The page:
Wednesday, July 9, 2014

Whiskey Review: High West Double Rye

High West is a distillery in Park City, Utah. However, most of its fame so far has actually come from acting as an independent bottler and blender, creating whiskeys from barrels sourced from Kentucky and Indiana.

This particular whiskey is an attempt to make a more reasonably priced rye, put together from 2-year old, 95% rye mashbill whiskey from MGP and a smaller amount of 16-year old, 53% rye mashbill whiskey from the Barton distillery. These are then proofed down to a very respectable 46%.

Thanks for Michael Kravitz for the sample. See his own review here.

High West Double Rye (Batch 13C07)

Nose: a little thin, very rye-focused, vegetal/pine (PineSol), clover/alfalfa, grainy, fresh cedar, mild oak (more with time), pineapple/vanilla/bubblegum, sandalwood, berries. After adding a few drops of water, the edges are rounded off, the pine becomes richer and more sappy, there is more barrel influence, and some coffee beans and wood spices peek out.

Taste: slightly watery caramel up front, then vegetal/pine/mint with a touch of pepper and oak from the middle to back, some pineapple and berries in the middle, underlying grain throughout, more barrel sweetness with time. After adding a few drops of water, it becomes flatter but more integrated,  much sweeter (sugar rather than caramel and rounder, pepper and pine are less assertive, it's more fruit-forward (grapes and berries), there's more earthiness, and vanilla pops out.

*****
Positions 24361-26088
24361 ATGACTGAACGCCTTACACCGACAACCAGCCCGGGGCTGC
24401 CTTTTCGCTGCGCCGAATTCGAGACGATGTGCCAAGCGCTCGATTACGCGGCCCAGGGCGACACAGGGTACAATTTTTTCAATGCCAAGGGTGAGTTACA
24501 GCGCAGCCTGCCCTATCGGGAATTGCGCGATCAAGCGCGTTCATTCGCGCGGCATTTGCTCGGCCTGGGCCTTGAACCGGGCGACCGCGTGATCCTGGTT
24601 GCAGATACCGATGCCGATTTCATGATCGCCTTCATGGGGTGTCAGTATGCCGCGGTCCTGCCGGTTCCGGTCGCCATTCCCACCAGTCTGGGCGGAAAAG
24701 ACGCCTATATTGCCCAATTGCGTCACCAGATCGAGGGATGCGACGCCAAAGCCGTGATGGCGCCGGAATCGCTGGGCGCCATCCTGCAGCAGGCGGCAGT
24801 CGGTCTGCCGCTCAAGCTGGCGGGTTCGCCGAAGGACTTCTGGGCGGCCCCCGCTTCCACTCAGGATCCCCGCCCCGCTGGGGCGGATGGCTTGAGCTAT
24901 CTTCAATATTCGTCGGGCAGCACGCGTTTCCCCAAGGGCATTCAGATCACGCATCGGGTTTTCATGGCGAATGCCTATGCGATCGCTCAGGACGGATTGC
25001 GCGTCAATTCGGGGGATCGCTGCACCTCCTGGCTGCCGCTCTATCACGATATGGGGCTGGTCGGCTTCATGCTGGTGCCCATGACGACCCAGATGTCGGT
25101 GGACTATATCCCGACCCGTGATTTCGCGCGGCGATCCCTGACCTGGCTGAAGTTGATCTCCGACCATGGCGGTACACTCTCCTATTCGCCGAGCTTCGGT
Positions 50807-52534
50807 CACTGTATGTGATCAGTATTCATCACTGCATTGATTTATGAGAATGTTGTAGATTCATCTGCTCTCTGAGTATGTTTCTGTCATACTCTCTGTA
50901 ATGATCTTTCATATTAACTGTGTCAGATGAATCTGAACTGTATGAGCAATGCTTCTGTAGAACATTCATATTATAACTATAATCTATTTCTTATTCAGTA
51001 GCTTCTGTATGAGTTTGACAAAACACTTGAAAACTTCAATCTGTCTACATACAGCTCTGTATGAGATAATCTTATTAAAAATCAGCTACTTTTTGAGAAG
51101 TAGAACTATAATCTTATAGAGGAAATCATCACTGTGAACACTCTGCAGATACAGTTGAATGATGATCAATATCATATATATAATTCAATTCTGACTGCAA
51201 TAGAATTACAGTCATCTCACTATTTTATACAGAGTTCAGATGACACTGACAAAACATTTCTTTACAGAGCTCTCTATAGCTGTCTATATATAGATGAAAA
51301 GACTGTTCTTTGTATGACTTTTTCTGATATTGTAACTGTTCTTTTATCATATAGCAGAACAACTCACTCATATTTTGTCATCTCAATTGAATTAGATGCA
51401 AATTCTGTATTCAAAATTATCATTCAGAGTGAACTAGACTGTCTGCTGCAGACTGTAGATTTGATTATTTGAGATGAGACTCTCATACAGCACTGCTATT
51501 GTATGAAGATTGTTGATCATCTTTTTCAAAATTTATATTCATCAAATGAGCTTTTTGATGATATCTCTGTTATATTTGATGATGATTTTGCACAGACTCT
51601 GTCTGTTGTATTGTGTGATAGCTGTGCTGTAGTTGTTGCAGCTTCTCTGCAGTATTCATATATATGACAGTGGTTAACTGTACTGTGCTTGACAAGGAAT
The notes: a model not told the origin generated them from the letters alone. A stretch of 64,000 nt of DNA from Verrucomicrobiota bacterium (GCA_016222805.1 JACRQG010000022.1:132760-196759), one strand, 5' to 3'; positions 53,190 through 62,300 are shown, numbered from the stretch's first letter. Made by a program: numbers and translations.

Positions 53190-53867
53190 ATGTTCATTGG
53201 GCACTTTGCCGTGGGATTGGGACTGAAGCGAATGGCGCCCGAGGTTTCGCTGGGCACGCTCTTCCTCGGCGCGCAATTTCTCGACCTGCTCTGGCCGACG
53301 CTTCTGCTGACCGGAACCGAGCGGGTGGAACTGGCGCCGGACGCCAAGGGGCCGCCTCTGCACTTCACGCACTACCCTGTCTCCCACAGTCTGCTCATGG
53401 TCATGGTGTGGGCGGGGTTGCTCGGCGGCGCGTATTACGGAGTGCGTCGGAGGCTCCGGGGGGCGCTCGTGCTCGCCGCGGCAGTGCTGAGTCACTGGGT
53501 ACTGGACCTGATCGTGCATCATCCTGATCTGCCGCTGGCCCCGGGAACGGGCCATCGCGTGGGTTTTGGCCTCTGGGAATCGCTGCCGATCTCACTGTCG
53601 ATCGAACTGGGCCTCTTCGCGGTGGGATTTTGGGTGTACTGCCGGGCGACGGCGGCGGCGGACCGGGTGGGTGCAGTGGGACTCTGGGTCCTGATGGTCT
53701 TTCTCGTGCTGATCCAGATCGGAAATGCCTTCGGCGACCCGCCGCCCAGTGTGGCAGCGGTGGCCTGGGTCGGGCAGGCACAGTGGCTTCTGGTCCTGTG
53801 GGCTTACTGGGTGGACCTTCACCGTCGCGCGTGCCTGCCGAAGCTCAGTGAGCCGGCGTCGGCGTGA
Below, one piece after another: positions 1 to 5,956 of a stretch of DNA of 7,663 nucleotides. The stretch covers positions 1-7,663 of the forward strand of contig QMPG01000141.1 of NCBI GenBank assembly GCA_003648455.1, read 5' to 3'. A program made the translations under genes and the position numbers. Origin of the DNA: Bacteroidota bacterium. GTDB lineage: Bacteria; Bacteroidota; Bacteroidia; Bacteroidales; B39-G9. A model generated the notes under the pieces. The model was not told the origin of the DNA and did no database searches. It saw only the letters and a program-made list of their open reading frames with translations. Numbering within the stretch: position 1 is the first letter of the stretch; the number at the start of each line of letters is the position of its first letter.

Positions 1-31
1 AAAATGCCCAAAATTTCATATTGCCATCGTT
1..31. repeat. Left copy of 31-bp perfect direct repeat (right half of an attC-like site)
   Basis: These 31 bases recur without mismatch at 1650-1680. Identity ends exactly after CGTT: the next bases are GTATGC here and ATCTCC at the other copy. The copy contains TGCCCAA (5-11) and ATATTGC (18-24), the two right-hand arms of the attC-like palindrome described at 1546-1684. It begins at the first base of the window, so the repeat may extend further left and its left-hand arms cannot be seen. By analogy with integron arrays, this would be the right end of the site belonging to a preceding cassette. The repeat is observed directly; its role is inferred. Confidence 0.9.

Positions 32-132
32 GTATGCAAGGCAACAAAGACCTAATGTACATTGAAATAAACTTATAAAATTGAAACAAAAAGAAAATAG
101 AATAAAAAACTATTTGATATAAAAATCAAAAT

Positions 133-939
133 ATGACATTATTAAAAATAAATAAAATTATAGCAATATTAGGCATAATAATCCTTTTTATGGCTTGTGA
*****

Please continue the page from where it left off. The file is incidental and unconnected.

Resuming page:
Finish: thin and vegetal, prickly pine and pepper, mild oak and caramel

While I have been less than enamored of young MGP ryes, the older whiskey in the mix really does help to balance it. I think it takes a certain amount of digging to find the complexity - if you're primarily interested in something easy drinking or for cocktails, I would lean towards cheaper options like Bulleit or Redemption rye. But at $30, I think this actually offers something different enough to make it compete. Unfortunately it's almost $45 here in Oregon, which is far too much.

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